Reflecting on UCSB’s Vietnam Veterans Class

Lois Capps Revisits Walter's Groundbreaking War Dialogue

In February, I had the opportunity to walk down memory lane a bit and guest lecture for the class that my late husband, Walter Capps, first started at UCSB in the late 1970s. Religious Studies 155, “The Vietnam War and American Religion, Its Influence Upon American Social, Cultural and Religious Life,” was first started by Walter as a way to bring Vietnam veterans out of the shadows and into a classroom to share their stories. As anyone who lived during this period of time can attest, it was a tumultuous period in our nation’s history. Rather than being welcomed home with open arms, many of our veterans found themselves cast out by their communities.

It was in this political climate that Walter set out to create a dialogue in the classroom. By inviting veterans into a safe and welcoming environment, he created a space for discussion that simply wasn’t there before. He brought together students and activists to hear firsthand accounts from the soldiers who had served on the frontlines in Vietnam and who returned to a less-than-grateful nation. During that time, many guest speakers in Walter’s class said, they had been unable to share their experiences with anyone, including their families. Not only did UCSB students learn about the reality of war that these veterans faced overseas, they also came to participate in the healing process for these men and women.

In the time since Walter first began this class, America has come a long way. Our veterans are no longer forced to hide their military fatigues upon their return from serving in the armed forces for fear of being attacked. Today we have a better understanding of the impact of Post-Traumatic Stress Disorder, and we have enacted programs to better assist veterans in their transition back to civilian life. However, as anyone who has been watching the evening news over the last few years can tell you, we still have a long way to go.

In 2014, the Veterans Administration was rocked by findings that not only had many VA facilities actively modified their records to cover up the long delays veterans had to endured to gain access to care, but that some veterans even died while waiting to receive treatment. These revelations caused tremendous uproar across the nation and led to the resignation of the Secretary of Veterans Affairs at the time. In the ensuing months we made some progress. Congress came together to pass legislation to improve access to care at VA facilities, and the VA administrators who allowed record fraud were fired.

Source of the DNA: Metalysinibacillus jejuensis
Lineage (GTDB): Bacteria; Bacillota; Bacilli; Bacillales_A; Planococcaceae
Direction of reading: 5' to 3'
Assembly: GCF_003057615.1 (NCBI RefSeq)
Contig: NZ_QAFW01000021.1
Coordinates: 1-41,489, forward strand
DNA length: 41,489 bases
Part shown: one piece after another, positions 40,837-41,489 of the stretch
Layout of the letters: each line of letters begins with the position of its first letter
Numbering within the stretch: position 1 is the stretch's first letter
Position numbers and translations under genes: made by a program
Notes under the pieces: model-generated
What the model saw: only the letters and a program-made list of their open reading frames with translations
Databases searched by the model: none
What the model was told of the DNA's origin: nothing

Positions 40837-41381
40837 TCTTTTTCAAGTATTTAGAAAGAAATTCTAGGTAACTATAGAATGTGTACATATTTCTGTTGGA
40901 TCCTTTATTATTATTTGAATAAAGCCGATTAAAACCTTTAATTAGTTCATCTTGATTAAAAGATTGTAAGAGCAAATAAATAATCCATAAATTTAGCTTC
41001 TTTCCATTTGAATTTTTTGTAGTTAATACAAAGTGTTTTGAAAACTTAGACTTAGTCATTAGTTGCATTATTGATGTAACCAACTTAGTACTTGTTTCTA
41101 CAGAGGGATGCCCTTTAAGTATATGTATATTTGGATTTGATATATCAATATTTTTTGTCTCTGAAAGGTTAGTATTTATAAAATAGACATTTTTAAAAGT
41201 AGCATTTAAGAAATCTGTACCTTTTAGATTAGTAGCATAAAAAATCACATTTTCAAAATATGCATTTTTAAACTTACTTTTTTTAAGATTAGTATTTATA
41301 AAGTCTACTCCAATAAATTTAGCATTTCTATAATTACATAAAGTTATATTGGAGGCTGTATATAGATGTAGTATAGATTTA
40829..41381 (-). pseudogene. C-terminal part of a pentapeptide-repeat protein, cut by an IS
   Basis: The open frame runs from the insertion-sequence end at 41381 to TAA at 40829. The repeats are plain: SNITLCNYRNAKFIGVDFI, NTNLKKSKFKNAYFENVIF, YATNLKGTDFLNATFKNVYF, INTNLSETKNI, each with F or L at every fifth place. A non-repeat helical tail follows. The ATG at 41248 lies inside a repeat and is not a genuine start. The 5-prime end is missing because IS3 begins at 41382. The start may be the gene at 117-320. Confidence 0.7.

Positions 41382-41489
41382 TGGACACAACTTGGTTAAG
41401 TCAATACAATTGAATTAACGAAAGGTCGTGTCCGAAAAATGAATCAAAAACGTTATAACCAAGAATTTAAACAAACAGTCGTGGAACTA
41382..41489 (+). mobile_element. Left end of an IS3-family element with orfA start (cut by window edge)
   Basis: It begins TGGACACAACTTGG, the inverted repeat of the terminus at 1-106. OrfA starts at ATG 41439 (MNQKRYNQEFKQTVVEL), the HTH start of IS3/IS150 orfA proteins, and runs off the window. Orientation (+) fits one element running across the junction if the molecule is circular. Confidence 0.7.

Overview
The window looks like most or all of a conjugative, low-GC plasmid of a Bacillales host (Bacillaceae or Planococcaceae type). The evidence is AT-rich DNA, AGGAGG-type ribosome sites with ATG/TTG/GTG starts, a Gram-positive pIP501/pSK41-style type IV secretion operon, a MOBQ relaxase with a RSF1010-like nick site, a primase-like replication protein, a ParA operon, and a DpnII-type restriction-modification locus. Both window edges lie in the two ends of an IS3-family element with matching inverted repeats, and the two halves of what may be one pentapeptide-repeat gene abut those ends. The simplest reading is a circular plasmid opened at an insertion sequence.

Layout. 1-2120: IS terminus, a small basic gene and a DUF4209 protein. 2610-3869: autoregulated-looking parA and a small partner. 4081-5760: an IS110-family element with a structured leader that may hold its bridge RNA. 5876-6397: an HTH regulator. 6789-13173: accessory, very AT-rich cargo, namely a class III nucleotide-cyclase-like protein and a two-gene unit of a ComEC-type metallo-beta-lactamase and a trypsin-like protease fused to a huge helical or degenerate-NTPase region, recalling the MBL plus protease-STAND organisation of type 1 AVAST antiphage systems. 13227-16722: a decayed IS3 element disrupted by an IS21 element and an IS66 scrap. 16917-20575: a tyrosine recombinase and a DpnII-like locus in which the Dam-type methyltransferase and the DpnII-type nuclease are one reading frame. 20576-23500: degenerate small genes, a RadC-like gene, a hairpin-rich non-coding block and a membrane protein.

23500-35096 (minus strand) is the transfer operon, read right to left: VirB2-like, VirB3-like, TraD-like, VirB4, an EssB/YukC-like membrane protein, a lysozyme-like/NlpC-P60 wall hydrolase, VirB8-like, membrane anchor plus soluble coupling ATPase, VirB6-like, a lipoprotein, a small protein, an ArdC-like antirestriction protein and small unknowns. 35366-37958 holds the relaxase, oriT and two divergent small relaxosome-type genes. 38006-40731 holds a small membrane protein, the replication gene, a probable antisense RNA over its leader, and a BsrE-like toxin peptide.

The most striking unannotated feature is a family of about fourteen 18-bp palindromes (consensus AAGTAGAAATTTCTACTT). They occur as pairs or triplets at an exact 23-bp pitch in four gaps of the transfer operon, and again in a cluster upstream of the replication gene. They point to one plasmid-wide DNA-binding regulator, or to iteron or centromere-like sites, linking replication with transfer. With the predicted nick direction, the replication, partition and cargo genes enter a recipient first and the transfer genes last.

But there is more to do. We must ensure that staffing vacancies at local VA facilities do not impact access to care. We also need to ensure a smooth transition for service members as they come back to their communities with valuable skills from their military training. And we need to address the unique needs of women veterans — a population that has too often been overlooked. We know that women in the military are acutely at risk for sexual assault and that our military utilizes a chain-of-command judicial process that can make it hard to prosecute sexual assault offenders. That is one reason why I was particularly pleased to be joined in the classroom by a panel of female veterans. These women were invited to share their own perspective and narrative about their time in the military. I cannot stress the importance of giving women in the military the space to share their experiences so that we can continue to improve the quality of life for all members of the armed forces.

Returning to visit and guest lecture in this class felt like a homecoming. It was one of Walter’s most treasured accomplishments in his career. But more than that, this class has become a safe space in our community, providing healing and dialogue for nearly four decades now. As I near my own retirement, I hope that this class continues these critically important conversations. And to all military veterans, welcome home.

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